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New York City butcher encourages education and shares beef experiences

by Wyoming Livestock Roundup

Fort Collins, Colo. – Pat LaFrieda Meat Purveyors is a third generation company that provides beef to restaurants all over New York City, N.Y. and a total of 1,500 restaurants nationwide.

“I am Pat LaFrieda III. My great grandfather, Anthony LaFrieda, immigrated into the United States in 1906 with five children. Once he was in America, he had two more children for a total of two girls and five boys. The last one born was my grandfather, born on Saint Patrick’s Day,” explained LaFrieda at the International Livestock Forum in Fort Collins, Colo. on Jan. 9.

The name Patrick has carried through, and LaFrieda’s 11-year-old son is the fourth generation of the same name.

“As meat purveyors, we feel that we don’t get much support or much education, and there are a lot of conflicting data that don’t really help us,” he commented, expressing his opinion about the lack of understanding for beef in the American public.

Meat business

The family business celebrated its 100th year in 2015. In 1915, LaFrieda’s grandfather opened a retail butcher shop in Queens and Brooklyn, N.Y. before opening for restaurant supply in 1922.

“The labor unions in New York City were very tough, and if anyone wanted meat in the city, it had to go through the 14th Street Market. Trains still brought in the beef supply, and at one time, 30 percent of all meat in NYC was black market,” he described.

LaFrieda began working for the family business when he was young, spending days off from school helping out his father at work. His father wanted him to be more successful and sent him to college, where he gained a finance degree before landing a job on Wall Street.

He quickly found out that he wasn’t where he wanted to be, so he returned to the family business to help with marketing and expansion.

“My father’s sister was his partner, and she was just retiring. She’s the one who convinced my father to let me come into the business,” he said.

Positive messages

One of his initiatives after he was accepted into the business was to build better marketing and a more positive attitude toward the business of being a butcher.

“As a meat purveyor, I always want to tell my consumers the right answer. I want them to be well informed. For that to happen, I need to be well informed,” remarked LaFrieda.

One of the ways that he shares information is through TV programming.

“We are very fortunate to be on a lot of television programs. The Food Network did a reality TV show on us, and we were fortunate in that regard,” he stated, also acknowledging that being followed around by 22 cameramen was very challenging.

Sixteen-hour workdays turned into 22-hour work days, and LaFrieda’s father had to work hard to be appropriate for the family show.

“It was no surprise to me that he was the audience’s most favorite character, and he was the one guy that didn’t want to be on TV,” laughed LaFrieda.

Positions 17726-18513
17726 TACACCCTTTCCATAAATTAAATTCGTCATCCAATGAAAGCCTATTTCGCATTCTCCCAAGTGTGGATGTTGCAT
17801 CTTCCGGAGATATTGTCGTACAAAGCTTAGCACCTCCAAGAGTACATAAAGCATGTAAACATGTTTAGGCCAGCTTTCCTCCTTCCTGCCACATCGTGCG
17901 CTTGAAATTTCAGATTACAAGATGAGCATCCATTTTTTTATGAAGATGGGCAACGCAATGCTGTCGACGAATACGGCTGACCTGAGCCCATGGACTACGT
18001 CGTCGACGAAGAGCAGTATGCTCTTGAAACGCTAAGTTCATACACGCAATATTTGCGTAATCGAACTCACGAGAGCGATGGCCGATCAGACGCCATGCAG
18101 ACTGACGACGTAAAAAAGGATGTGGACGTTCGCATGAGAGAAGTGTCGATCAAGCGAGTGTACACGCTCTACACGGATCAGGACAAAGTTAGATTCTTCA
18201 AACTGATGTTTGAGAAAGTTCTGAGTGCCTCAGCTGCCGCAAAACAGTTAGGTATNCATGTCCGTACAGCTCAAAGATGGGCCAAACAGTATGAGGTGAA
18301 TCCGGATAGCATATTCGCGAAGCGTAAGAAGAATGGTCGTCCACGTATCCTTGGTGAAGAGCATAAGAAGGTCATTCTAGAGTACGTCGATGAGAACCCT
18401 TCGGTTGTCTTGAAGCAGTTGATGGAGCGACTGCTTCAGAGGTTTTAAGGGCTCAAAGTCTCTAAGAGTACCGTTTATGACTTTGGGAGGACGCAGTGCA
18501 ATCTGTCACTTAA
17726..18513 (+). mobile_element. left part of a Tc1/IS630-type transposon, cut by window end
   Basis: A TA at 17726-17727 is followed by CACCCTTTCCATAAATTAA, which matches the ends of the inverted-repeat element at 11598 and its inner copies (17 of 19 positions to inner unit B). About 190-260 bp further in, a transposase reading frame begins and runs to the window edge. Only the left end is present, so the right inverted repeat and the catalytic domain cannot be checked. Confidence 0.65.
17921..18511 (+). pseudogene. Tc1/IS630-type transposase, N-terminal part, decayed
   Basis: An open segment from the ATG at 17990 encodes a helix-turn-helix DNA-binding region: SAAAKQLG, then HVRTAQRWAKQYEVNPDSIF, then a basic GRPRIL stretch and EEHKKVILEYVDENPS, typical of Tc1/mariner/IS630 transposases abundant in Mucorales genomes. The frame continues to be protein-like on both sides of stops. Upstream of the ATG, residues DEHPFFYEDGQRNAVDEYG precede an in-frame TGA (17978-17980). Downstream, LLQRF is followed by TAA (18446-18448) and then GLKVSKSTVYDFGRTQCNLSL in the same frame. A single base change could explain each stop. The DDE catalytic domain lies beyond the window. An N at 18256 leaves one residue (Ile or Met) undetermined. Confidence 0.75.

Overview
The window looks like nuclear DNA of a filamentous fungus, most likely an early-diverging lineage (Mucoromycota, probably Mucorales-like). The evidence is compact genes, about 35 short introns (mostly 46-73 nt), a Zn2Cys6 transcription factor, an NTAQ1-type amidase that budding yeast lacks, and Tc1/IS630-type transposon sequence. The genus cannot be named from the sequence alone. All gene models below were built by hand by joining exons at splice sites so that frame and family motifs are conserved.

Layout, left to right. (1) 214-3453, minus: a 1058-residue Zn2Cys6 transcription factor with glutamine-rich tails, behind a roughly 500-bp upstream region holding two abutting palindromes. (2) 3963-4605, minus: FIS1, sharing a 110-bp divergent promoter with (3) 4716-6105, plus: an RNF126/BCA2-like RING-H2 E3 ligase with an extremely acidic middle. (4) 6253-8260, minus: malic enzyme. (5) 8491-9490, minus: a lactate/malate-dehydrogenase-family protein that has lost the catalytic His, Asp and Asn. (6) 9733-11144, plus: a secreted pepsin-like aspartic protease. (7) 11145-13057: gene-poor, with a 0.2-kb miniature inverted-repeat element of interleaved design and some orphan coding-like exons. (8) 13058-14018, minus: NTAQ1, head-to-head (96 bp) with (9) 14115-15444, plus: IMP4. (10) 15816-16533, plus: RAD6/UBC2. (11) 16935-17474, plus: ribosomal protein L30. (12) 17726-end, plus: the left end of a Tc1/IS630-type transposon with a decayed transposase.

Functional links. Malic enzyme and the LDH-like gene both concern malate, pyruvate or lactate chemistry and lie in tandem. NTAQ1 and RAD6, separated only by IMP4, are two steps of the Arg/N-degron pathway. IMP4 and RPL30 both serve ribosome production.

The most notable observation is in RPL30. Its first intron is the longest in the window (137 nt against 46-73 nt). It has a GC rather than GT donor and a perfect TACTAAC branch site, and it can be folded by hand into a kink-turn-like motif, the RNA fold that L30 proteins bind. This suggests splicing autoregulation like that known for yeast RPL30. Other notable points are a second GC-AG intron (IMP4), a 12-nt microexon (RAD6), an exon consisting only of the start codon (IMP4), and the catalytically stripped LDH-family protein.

Sharing stories

Although speaking with media outlets can be intimidating, they are looking for stories, and they may be more receptive than people realize.

“We all categorize different news networks as left wing, right wing or kind of center of left, but they will listen to both sides. I’ve been on MSNBC before, thinking the worst, and they were some of our biggest fans,” he explained.

“It’s not something to be worried about as long as we get our say and what we say is truthful,” he added.

While speaking to one panel, a group of PETA supporters made harsh claims against the meat purveyor business, but for LaFreida, it was a simple situation to address.

“My heart rate went down because, there were 20 PETA people amongst 200, but I’ve never had more emails than from the other 175 guests thanking me for my response and thanking me for not getting shaken up. I was at peace because I knew what I was talking about, and they didn’t. Education and getting the word out there is just vital,” he said.


LaFrieda also speaks with the chefs at the restaurants he supplies. He works with them to learn about different cuts of meat and how beef can be used in different ways to create quality meals and cut down on costs.

“When I started, we would sell whole primals to restaurants. They had butchers on staff, and they had band saws. There are no butchers or band saws in restaurants anymore,” he noted.

Now, food inventory is portion-controlled when it arrives at the restaurant, and there are very few courses or classes that train butchers.

“Part of my plight is educating chefs at night,” he remarked. “We walk them through and show them the possibilities for different cuts. Helping chefs to understand what they are and where the savings are helps my plight in education.”

LaFrieda is grateful for the opportunities he has had through the family business and working with the beef and restaurant industry.

“This industry has brought me experiences that I would never have had on Wall Street on the best day. It’s something very close to my heart, to my family’s heart and it’s a way of life for us,” he said.

Natasha Wheeler is editor of the Wyoming Livestock Roundup and can be contacted at

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